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Wolf of New York (1940)

Approved | | 23 January 1940 (USA)
A district attorney tackles the "Wolf of New York" who is the mastermind behind a multitude of murders and robberies plaguing the city.



(screenplay), (screenplay) | 2 more credits »


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Cast overview:
Chris Faulkner
Peggy Nolan
Hiram Rogers
Bill Ennis
Frankie Mason
Charles D. Brown ...
Const. Nolan
W. Thornton Upshaw
Andrew Tombes ...
Sylvester Duncan
Owney McGill
Ann Baldwin ...
Roy Gordon ...


A district attorney tackles the "Wolf of New York" who is the mastermind behind a multitude of murders and robberies plaguing the city.

Plot Summary | Add Synopsis






Release Date:

23 January 1940 (USA)  »

Also Known As:

El lobo de Nueva York  »

Company Credits

Production Co:

Show detailed on  »

Technical Specs


Sound Mix:

(RCA Sound System)

Aspect Ratio:

1.37 : 1
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User Reviews

A decent high level B-movie crime and courtroom drama
2 July 2013 | by (United States) – See all my reviews

Wolf of New York (1940)

This is one of Republic Picture's better attempts at a Warner Bros. style crime film. And it's pretty good! This comes just a year or two before the first proto-noir films and it lacks some kind of existential loneliness and a good femme fatale, but in other ways noir lovers will see precursors at work.

Or just think of it as a crime flick, with a crooked lawyer, a dubious lawyer, a fumbling D.A., and a sweetheart of a girl who is involved with two of the three. Throw in a couple of sidekicks with character (and a couple more, like William Demarest, who overplay their parts) and you have a good, mix-em-up, not sure who to root for movie. It even has someone executed for a crime he didn't commit--a big deal that would be much bigger these days.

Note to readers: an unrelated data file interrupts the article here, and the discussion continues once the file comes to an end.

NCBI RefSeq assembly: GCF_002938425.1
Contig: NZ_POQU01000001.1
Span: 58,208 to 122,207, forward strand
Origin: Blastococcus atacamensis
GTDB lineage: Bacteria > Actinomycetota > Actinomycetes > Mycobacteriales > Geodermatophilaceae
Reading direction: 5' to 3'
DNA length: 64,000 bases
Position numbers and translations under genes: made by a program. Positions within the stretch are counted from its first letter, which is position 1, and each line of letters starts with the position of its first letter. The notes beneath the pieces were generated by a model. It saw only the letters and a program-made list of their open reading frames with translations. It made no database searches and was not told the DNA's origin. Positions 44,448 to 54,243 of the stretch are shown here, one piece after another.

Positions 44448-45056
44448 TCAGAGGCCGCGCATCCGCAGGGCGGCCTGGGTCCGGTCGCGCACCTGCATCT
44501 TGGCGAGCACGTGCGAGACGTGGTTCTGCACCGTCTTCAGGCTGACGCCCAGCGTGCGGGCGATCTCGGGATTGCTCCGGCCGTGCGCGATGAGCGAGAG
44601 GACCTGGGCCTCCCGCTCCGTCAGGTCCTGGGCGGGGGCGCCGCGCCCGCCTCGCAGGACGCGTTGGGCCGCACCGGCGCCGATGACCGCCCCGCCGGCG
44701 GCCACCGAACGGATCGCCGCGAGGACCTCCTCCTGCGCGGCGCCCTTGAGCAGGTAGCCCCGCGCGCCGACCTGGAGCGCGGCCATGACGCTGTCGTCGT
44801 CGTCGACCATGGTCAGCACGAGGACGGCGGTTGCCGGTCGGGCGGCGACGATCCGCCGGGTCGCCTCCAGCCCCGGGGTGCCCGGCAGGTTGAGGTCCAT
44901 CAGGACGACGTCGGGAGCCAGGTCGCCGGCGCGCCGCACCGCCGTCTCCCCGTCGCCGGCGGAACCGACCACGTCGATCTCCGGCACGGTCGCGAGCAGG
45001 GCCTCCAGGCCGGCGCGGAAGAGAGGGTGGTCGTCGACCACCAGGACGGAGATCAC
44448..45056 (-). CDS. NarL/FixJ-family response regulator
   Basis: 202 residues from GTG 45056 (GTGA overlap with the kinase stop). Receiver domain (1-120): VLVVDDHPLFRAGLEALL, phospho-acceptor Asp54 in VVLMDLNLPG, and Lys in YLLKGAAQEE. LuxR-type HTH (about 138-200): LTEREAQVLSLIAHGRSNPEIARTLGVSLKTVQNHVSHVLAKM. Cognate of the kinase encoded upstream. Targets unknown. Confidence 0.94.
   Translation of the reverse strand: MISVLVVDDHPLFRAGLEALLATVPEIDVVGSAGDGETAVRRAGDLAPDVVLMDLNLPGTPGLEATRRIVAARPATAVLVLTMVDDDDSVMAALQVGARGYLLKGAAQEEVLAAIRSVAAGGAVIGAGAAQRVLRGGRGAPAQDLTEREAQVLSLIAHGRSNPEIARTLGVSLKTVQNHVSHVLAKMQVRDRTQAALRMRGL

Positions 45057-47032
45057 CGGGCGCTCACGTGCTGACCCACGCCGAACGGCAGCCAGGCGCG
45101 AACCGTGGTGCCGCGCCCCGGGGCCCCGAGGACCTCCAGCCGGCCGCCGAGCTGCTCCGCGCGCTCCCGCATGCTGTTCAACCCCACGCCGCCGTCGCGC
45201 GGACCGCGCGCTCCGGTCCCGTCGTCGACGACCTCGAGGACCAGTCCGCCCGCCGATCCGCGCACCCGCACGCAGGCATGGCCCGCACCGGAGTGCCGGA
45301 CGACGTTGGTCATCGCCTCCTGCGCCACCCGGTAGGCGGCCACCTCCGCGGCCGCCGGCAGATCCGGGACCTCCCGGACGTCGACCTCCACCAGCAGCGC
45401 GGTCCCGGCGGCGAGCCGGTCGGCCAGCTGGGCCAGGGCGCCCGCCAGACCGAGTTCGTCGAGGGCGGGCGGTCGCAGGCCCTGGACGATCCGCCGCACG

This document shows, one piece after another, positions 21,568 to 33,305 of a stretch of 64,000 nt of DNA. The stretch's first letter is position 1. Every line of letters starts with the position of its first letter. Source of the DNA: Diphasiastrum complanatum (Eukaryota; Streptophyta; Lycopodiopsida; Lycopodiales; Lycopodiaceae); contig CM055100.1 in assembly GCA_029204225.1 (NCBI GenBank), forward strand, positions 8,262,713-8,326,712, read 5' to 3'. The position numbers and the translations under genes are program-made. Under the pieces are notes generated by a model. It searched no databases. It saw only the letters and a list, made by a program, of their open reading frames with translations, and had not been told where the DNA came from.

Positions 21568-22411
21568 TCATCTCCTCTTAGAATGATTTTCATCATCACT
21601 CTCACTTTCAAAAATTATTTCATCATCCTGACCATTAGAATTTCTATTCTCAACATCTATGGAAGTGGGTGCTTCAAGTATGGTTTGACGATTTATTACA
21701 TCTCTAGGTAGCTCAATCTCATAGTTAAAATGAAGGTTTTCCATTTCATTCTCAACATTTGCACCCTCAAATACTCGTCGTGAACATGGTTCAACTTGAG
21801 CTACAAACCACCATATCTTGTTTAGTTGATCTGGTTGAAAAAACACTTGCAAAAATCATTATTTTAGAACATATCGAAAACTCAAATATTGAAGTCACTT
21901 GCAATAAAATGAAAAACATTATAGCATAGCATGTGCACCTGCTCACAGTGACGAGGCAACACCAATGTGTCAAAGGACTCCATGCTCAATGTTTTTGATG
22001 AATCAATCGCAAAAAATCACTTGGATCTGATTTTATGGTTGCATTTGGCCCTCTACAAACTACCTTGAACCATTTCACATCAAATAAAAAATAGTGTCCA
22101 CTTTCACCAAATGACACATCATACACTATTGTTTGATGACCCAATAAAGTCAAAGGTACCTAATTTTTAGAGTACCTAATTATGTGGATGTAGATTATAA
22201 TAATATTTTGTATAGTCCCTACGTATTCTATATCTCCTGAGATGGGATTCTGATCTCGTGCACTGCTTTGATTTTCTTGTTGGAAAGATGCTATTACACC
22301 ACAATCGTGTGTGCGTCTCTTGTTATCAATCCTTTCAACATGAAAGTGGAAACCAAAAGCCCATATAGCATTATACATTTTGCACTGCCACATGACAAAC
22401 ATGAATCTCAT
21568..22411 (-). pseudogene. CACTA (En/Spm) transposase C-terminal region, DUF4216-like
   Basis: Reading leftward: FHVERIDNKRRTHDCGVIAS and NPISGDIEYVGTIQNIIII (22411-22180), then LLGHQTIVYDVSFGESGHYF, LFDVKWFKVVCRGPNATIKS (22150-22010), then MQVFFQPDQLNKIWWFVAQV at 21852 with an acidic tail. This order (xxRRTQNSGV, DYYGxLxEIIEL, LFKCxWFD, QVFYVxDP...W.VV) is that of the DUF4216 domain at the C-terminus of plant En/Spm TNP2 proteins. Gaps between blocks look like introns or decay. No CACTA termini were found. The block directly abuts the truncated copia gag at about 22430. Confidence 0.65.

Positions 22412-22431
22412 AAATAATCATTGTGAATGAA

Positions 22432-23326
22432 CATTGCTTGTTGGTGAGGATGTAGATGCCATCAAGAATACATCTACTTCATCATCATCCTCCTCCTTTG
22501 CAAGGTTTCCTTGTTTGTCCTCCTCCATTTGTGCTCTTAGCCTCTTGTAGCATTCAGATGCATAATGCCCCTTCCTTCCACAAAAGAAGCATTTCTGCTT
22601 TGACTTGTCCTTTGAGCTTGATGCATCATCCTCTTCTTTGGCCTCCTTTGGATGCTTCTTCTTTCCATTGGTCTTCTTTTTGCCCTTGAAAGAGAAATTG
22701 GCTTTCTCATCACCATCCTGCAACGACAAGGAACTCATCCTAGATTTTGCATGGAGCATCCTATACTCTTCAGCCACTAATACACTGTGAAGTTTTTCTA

Republic was a small budget, B-movie studio that ventured into larger budget films over time. By 1940 they were well established and made some key films with major Hollywood players between contracts or loaned out. No one huge appears in this one, but a sense of good production values is visible, except the editing, I think, which is functional and even cursory, breaking the flow of a pretty sporty series of events.

So, with good social themes, a believable plot of theft and murder, and a rivalry between to top lawyers, this clicks along. The lead is a man who might interest those who like earlier films (from the silent era and the 1930s)--Edmund Lowe. He has a kind of John Barrymore persona (not to compare them further than that) and a stature and appearance that seem a little vintage for a 1940 production. But he's very good, and helps pull off some tricky scenes. The D.A. is the same guy who played a the D.A. in "Miracle on 42nd Street" and he's fine, too. The woman is played by Rose Hobart, who is really rather good, just not quite a leading lady cliché. (Joseph Cornell, the artist, was a big fan.)

See this? Well, yes, if you know you like this era of film even if it's not a great masterpiece. It's sharp enough, and with some good turns, and I think it's worth a look.

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